The week before lockdown began we were re-awarded our GOLD status as a UNICEF Rights Respecting School for the second time which was overshadowed by the events taking place in the world and moving into lockdown.
Now seems the right time to share that amazing news with you and highlight what this means right now for our school and all young people.
As a Rights Respecting School we support, uphold and promote the Convention of The Rights of The Child and The United Nations Charter of Human Rights. We believe and we teach that all lives matter. However, at this time following the murder of George Floyd in USA by a police officer we feel it is important to state we support the BLM movement as it is a matter of human rights and black lives are in danger.
As a diverse secondary school in the UK in a multi-cultural city with students of many backgrounds, ethnicities and faiths, as well as no faith, we want all our students, staff, friends and families to know we will stand alongside you. We have always tried to tackle and stand up against racism in our school, but we know we can do better.
Through lessons, Religious Education, English and Aspiring Futures in particular, and in assemblies we have addressed these issues in the past and we will continue to do so. If you have any suggestions you would like to share with us please reach out and let us know your thoughts.
Below are a few of the children’s rights from the convention of the rights of the child which you can discuss at home:
- Article 1 (definition of the child) Everyone under the age of 18 has all the rights in the Convention.
- Article 2 (non-discrimination) The Convention applies to every child without discrimination, whatever their ethnicity, gender, religion, language, abilities or any other status, whatever they think or say, whatever their family background.
- Article 12 (respect for the views of the child) Every child has the right to express their views, feelings and wishes in all matters affecting them, and to have their views considered and taken seriously. This right applies at all times, for example during immigration proceedings, housing decisions or the child’s day-to-day home life.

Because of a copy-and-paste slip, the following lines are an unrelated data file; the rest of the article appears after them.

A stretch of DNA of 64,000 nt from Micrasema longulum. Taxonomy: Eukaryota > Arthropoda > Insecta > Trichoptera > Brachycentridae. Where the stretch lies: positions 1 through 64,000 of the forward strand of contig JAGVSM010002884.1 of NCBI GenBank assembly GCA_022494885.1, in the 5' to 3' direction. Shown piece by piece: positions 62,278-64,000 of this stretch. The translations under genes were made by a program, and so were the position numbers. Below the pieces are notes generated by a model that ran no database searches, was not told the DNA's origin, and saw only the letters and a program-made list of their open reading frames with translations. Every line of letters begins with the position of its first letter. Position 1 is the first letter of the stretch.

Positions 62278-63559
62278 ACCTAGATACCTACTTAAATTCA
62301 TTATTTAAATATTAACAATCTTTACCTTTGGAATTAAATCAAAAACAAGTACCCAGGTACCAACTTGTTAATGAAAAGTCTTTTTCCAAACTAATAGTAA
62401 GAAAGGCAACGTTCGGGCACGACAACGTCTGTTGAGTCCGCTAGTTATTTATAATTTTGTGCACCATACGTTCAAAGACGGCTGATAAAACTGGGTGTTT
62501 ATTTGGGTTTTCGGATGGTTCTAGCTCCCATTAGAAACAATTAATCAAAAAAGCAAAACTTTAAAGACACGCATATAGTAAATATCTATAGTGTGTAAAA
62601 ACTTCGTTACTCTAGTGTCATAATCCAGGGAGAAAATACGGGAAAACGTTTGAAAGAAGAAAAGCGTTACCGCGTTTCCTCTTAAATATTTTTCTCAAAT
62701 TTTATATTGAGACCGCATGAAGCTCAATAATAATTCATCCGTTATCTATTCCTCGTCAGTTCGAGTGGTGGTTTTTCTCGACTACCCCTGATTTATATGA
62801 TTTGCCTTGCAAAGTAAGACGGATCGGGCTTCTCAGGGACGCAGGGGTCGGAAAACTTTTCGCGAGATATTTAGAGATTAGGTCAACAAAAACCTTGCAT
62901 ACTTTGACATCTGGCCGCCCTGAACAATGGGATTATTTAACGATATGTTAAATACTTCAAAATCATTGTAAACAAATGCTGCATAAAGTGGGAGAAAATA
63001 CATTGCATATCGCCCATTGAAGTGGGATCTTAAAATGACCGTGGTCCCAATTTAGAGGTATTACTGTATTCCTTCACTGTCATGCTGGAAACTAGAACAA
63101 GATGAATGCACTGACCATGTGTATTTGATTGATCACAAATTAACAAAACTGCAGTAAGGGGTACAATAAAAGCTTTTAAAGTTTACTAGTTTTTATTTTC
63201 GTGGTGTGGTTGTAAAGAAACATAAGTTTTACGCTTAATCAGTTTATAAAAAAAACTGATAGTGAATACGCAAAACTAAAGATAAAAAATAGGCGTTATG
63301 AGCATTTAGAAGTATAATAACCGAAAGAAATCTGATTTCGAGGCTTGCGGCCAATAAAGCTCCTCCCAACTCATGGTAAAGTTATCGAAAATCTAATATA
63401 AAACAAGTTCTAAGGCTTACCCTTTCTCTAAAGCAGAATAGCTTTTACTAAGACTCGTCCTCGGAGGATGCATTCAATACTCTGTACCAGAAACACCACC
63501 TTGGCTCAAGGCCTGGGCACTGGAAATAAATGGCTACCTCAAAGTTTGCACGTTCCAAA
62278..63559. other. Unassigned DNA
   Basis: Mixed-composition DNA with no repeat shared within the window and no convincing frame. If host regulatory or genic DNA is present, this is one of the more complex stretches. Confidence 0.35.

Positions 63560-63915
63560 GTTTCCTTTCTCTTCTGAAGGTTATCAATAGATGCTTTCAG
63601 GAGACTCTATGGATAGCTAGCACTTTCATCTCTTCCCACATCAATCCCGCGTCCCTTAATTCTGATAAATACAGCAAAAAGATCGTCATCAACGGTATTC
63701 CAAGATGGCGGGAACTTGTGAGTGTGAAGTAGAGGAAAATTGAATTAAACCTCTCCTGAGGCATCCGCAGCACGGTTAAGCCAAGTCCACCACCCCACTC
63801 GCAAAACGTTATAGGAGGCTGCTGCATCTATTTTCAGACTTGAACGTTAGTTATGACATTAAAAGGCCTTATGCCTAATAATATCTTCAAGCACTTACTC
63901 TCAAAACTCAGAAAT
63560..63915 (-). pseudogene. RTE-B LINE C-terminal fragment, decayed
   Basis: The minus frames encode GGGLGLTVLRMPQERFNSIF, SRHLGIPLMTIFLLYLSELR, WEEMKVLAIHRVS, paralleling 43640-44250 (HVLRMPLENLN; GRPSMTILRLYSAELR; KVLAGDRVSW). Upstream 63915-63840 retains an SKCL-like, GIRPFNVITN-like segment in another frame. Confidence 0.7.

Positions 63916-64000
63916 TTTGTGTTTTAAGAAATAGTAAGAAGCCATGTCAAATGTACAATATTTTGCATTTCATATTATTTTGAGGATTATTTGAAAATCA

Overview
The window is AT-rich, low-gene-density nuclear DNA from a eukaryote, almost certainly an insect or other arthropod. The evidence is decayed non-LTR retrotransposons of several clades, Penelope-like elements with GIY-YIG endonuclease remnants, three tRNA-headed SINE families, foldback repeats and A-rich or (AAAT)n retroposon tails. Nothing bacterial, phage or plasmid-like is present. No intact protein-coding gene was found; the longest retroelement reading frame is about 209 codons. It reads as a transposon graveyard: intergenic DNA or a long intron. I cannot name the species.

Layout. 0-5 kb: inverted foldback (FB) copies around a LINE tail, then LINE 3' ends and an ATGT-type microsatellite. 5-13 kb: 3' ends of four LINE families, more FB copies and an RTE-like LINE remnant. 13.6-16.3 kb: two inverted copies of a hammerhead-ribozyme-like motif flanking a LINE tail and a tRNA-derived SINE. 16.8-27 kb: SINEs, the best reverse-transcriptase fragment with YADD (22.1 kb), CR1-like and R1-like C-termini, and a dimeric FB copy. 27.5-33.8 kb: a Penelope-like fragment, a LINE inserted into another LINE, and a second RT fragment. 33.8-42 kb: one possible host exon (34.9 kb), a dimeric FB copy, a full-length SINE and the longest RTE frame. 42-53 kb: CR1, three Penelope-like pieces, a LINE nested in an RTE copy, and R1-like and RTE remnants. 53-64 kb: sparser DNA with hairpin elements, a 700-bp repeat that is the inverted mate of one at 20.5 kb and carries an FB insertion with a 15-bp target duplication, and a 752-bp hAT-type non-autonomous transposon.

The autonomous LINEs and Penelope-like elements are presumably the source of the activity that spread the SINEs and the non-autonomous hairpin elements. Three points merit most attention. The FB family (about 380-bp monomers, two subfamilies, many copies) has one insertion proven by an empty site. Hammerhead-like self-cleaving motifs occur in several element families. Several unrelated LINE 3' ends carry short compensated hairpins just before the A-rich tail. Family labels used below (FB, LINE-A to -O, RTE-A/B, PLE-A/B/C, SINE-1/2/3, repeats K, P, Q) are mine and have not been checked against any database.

- Article 13 (freedom of expression) Every child must be free to express their thoughts and opinions and to access all kinds of information, as long as it is within the law.
- Article 14 (freedom of thought, belief and religion) Every child has the right to think and believe what they choose and also to practise their religion, as long as they are not stopping other people from enjoying their rights. Governments must respect the rights and responsibilities of parents to guide their child as they grow up.
- Article 30 (children from minority or indigenous groups) Every child has the right to learn and use the language, customs and religion of their family, whether or not these are shared by the majority of the people in the country where they live.
There are lots of resources and things to explore at home to prompt both learning and discussion within your household and these are a few that we recommend at this time:
- BBC Newsround BLM
- Documentary on UK historical cases
- BBC One Extra talks
- BBC presenter Clara Amfo’s anti-racism speech on Radio 1
- BBC presenter Greg James speaks about racism and what you can do
- Just Mercy trailer
- Denzel Washington’s speech
- Stephen ‘tWitch’ Boss and wife Allison Holker highlight white privilege in viral TikTok video
- An interview with Jane Elliott (human rights and equality activist)
We also recommend reading/watching anything by:
- UK RAP artist, public speaker and author – Akala
- South African stand-up comedian and US talk show host – Trevor Noah